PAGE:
Sunshine duration

One of the first applications of the radiation measurements made in Cabauw was a detailed evaluation of different methods for the determination of sunshine duration from measurements of global radiation6,7). The true sunshine duration was derived by application of the formal WMO definition of sunshine duration, which says that ‘the sun shines’ when the direct solar irradiance exceeds 120 W m-2. The evaluation showed that relatively accurate estimates of daily sunshine duration can be made from 10-min mean observations of global irradiance, using simple correlation techniques (Figure 5). The uncertainties for daily and yearly sums appear to be typically 0.5 h day-1 and 0.5%, respectively.

Slob and Monna8) developed a more complicated method for the determination of sunshine duration from global radiation, which relies on parameterized estimates of direct and diffuse radiation. An adjusted version of the method has been operational since 1992 for nation-wide estimates of sunshine duration9). Using the BSRN measurements for Cabauw, Hinssen and Knap6,7) showed that the method is potentially accurate but requires extensive tuning of model parameters. They also showed that the operational algorithm significantly overestimates the sunshine duration; the cumulative number of sunshine hours for 2005 appears to be 13% too high. This is caused by the fact that the operational method is tuned to the traditional way of determining sunshine duration, which is based on the use of the Campbell-Stokes sunshine recorder (a glass sphere that burns a trace in a paper card). This instrument tends to overestimate the sunshine duration, especially during broken-cloud conditions. Hinssen6) gives recommendations on how to improve the operational sunshine duration product.

Radiation studies

The BSRN radiation measurements made in Cabauw, together with other measurements made within the framework of the Cabauw Experimental Site for Atmospheric Research (CESAR) allow us to perform detailed studies of the interaction between clouds, aerosols, and radiation. An example of the effect of aerosols on the diffuse sky radiation is shown in Figure 6, which contains cloudless measurements made in 2006 on a day with low aerosol load (9 September) and high aerosol load (12 September). The aerosol optical thickness (AOT) at 500 nm, measured with the SPUV sunphotometer10,11), ranges from 0.06 on the first day to 0.41 on the second day, which largely spans the spectrum of AOT values occurring in the Netherlands. At noon, the diffuse sky radiation on 12 September (high AOT) is about 60 W m-2 higher than on 9 September (low AOT), which is caused by enhanced scattering of sunlight by aerosols. Since aerosols scatter visible sunlight without a clear preference for a certain wavelength, the human eye observes this increase in diffuse sky radiation as a change in sky colour; from deep blue to whitish.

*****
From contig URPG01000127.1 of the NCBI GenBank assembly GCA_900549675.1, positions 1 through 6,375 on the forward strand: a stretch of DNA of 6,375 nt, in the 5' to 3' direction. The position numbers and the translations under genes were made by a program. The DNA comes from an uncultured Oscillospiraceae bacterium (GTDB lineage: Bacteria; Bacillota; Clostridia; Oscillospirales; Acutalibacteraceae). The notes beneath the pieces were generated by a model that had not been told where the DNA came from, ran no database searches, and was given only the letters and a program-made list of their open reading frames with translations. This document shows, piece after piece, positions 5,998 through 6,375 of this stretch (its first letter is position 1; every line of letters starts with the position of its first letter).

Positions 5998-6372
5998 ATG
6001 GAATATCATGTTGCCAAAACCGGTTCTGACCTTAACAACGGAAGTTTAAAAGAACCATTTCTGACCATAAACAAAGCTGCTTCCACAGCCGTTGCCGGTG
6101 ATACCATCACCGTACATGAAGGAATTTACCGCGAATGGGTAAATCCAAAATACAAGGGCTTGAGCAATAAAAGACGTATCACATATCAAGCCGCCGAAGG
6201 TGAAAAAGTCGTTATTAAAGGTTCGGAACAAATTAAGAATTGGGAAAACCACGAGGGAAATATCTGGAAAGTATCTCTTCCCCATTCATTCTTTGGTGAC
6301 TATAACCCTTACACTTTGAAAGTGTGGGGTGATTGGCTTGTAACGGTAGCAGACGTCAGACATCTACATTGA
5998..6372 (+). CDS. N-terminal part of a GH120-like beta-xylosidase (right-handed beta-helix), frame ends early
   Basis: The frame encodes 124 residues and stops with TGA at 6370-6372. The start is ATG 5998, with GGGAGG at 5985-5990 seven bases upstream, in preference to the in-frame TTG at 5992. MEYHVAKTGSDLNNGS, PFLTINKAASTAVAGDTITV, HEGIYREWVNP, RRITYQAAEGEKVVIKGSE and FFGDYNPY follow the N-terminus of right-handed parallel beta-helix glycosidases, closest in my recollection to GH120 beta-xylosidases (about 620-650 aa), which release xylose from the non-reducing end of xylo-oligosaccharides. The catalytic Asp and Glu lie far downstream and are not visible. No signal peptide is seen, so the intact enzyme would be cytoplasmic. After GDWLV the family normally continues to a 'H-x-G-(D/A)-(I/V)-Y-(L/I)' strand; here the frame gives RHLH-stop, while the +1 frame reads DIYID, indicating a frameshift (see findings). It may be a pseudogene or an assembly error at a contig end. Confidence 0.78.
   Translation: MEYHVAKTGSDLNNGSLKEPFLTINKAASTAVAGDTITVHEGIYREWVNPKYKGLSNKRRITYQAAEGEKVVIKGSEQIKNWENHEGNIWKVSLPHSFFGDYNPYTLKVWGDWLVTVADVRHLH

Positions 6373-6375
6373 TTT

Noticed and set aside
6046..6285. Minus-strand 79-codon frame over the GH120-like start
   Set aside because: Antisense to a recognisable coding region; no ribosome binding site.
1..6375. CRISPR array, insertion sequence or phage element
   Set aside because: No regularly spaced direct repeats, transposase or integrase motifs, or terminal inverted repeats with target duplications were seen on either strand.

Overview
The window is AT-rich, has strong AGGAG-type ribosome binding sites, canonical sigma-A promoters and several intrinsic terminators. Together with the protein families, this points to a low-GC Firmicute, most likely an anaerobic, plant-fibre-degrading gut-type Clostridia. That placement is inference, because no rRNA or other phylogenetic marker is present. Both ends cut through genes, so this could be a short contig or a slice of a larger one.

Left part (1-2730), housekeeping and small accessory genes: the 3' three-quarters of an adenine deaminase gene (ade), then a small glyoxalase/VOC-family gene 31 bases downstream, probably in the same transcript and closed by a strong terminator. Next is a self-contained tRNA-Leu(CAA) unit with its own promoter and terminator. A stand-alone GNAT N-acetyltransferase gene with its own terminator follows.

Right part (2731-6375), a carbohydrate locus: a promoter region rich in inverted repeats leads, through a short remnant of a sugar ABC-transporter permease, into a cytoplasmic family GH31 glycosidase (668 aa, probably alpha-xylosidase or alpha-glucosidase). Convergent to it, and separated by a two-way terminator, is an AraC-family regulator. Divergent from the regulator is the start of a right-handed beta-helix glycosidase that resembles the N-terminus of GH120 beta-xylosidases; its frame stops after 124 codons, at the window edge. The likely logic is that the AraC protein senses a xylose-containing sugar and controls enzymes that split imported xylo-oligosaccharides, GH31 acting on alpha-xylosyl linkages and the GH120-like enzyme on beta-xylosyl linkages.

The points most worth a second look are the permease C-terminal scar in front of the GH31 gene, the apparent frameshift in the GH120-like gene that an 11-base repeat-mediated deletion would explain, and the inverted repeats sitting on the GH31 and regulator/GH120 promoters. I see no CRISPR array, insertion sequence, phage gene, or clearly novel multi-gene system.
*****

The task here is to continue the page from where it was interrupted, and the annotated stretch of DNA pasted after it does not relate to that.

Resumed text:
To further analyse the relation between aerosols and radiation, radiative transfer calculations were made for a Rayleigh atmosphere (containing only the permanent atmospheric gases) with added water vapour (dotted lines in Figure 6). By substracting these calculations from the measurements of diffuse sky radiation, one is left with the direct aerosol effect for the diffuse sky radiation. On the two days mentioned above the effect appears to be at noon 40 W m-2(low AOT) and as much as 100 W m-2 (high AOT). 

Figure 7. Schematic representation of the origin of air masses arriving in the Cabauw area on 9 and 12 September 2006, derived from trajectory analysis. The period between these days represents a transition from low to high aerosol loads.